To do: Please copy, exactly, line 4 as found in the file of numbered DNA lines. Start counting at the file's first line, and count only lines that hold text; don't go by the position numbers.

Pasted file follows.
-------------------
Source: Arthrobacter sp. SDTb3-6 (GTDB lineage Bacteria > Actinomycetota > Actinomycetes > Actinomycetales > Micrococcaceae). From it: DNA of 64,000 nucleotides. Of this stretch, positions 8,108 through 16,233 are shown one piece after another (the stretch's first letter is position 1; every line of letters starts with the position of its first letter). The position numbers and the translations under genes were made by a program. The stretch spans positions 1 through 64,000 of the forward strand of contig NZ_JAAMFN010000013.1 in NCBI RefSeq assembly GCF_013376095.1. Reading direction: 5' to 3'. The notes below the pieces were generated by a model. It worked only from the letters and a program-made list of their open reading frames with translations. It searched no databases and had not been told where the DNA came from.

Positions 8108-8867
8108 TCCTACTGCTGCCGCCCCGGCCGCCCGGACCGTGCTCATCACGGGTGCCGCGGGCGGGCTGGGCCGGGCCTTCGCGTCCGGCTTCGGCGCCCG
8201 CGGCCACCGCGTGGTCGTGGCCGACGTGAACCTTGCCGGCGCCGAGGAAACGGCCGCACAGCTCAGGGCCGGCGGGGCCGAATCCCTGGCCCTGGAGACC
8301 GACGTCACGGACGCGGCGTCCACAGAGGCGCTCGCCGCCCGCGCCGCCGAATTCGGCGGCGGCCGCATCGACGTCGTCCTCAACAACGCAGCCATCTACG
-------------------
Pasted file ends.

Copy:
8201 CGGCCACCGCGTGGTCGTGGCCGACGTGAACCTTGCCGGCGCCGAGGAAACGGCCGCACAGCTCAGGGCCGGCGGGGCCGAATCCCTGGCCCTGGAGACC